If you’re recruiting for your business or searching for new ways to improve your employee retention rate, a well-structured onboarding plan should be a process you are prioritising.
Creating a strong onboarding strategy will enable your new starters to effectively integrate into your business, providing them with the knowledge they need to start their new role and productively contribute to the growth of the company.
If you’re unclear on how to go about introducing new hires to your business, we’ve put together a complete guide on employee orientation to help you build an effective onboarding plan.
What is employee onboarding?
It is important to first reflect on what your understanding of employee orientation and onboarding is. Simply put, onboarding should be understood to be the process of integrating new starters into your company through internal training and support.
Whether your new hires are joining a multinational firm or a small startup, a clear and consistent employee orientation process is key to helping them settle into their new team and excel in their role.
A solid employee onboarding process involves providing job insights, aligning expectations, and sharing the cultural aspects of the company with the new employee.
Particularly in graduate recruitment, when new starters are likely to have limited experience in full-time employment, a strong onboarding plan is crucial in helping less experienced hires become aware of how their role fits into the wider goals of the company.
What does an effective onboarding plan look like?
The best onboarding processes are structured around the needs of the new hire, beginning before the new team member even steps foot in the office for the first time.
As an outline, onboarding plans can be divided into three basic stages: pre-start date, start date and probation period.
It is essential that all the necessary documents (offer letters, contracts) are provided to successful candidates as quickly as possible to prevent them accepting competing job offers. It’s a good idea to compliment these documents with a welcome pack, detailing the aspects of the job and company that the candidate may have the most questions about.
As the start date gets closer, it is important to ensure that everything is ready in terms of tech. Make sure that new hires have an email address ready, along with an appropriate desk set up stacked with the necessary office supplies.
Create a structured first week timetable for your new hires, with pre-prepared sessions of HR induction and skills training.
Keeping in regular contact with the candidate, via phone or email, is also key. Having an open line of communication with the candidate enables both parties to provide updates on practical matters, such as first day admin e.g., proof of ID.
The lead up to the first day at a new job can be incredibly daunting. Staying in regular contact with candidates provides them with a sense of reassurance and creates a welcoming atmosphere.
Starting your new hire’s first day with an informal ‘coffee catch up’ is a great way to put them at ease whilst informing them of the day’s proceedings.
Before starting formal induction, it’s a good idea to take new employees on a tour of the office, introducing them to their new team. It is also helpful to assign a mentor from the team who can act as a source of support for your new hire and be on hand to answer any questions that they may have.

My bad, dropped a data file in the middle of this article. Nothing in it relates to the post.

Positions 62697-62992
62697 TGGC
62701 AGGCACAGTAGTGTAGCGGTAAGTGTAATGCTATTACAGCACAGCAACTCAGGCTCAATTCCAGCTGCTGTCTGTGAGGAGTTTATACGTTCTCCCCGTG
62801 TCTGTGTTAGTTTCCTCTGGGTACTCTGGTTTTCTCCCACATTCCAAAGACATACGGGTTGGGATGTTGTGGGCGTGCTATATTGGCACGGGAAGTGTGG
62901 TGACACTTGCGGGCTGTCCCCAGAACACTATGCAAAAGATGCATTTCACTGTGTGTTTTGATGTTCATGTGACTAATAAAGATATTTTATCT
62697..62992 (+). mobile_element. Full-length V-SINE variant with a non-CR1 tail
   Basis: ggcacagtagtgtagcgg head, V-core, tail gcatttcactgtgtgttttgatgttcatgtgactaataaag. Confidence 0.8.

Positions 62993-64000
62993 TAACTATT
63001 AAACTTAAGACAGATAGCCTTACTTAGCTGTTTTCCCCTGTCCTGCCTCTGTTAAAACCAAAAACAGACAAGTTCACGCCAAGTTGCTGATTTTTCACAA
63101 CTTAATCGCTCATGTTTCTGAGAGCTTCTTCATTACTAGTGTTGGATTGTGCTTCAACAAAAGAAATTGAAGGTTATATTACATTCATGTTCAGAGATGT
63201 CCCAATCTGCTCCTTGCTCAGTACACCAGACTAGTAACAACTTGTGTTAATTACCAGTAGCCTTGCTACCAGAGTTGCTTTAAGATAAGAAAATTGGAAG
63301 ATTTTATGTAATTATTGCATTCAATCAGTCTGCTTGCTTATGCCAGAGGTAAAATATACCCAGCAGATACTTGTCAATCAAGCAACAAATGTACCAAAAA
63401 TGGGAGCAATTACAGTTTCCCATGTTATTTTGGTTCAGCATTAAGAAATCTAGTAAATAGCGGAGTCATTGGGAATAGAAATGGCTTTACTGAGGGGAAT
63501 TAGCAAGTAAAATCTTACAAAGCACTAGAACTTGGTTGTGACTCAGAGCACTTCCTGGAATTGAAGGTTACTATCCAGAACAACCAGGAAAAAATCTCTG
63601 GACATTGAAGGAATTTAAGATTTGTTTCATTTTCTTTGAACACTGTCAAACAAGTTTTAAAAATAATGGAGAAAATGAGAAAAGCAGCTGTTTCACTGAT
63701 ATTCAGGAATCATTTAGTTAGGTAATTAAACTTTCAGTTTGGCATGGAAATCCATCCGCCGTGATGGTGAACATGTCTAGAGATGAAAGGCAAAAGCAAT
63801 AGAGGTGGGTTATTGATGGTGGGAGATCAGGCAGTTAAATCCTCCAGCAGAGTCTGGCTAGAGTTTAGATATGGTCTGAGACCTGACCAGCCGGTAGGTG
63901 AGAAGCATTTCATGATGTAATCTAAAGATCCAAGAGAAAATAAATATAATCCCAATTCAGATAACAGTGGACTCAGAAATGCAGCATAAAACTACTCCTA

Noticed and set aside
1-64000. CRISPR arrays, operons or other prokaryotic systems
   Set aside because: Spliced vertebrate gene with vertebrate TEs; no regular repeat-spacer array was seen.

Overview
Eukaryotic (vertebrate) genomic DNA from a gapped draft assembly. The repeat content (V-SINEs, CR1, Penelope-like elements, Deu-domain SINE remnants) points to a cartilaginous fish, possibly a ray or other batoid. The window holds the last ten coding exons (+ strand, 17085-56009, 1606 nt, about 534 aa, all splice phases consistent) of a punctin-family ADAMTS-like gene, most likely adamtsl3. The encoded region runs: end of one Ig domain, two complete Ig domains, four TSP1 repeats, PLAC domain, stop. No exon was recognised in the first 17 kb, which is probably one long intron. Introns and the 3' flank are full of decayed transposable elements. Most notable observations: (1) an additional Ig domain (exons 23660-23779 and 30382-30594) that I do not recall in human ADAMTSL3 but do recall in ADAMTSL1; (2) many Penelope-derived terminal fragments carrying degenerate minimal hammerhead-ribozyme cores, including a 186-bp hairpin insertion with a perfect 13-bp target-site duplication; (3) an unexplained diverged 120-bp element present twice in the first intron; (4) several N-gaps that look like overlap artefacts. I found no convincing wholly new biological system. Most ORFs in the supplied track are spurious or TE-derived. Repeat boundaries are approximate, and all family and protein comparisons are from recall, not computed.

Throughout the day, it’s beneficial to have regular check-ins with the new hire to make sure that they have been able to follow their induction timetable, and to gage whether they are settling in well.
Taking your new starters out for lunch or post-work drinks is a nice touch for their first day – it is a great way to show your new employees that they are valued from the start.
As your new hire progresses through their first week, involving them in meaningful tasks is key to helping them gain insight into their responsibilities and productively integrate into the team. Moving further into the first month, providing your new hires with gradual ownership of tasks will boost their confidence and engagement.
Throughout the months of their probation, organising end-of-month reviews is useful for both the new hire and senior management. Reviews are a great opportunity to discuss performance, goals and wider ambitions. It’s also a great chance for both parties to gain feedback on areas for improvement.
As their probation period comes to an end, it is important to ask new hires to evaluate their onboarding experience to help your company improve its processes: What was useful? Was the induction thorough enough? How could onboarding be improved for future hires?
The best onboarding processes transform into career development plans once the probation period comes to an end, emphasising to staff that you care about their continual success and growth.
In doing this, businesses benefit from a stronger employee experience and increased retention rates. In this sense, the benefits of good onboarding practices extend beyond the needs of the singular hire towards the promotion of a better company culture for all.
Whether you are looking for support with building your onboarding plan or need to recruit top talent quickly, get in touch and discover our award-winning recruitment services and business resources.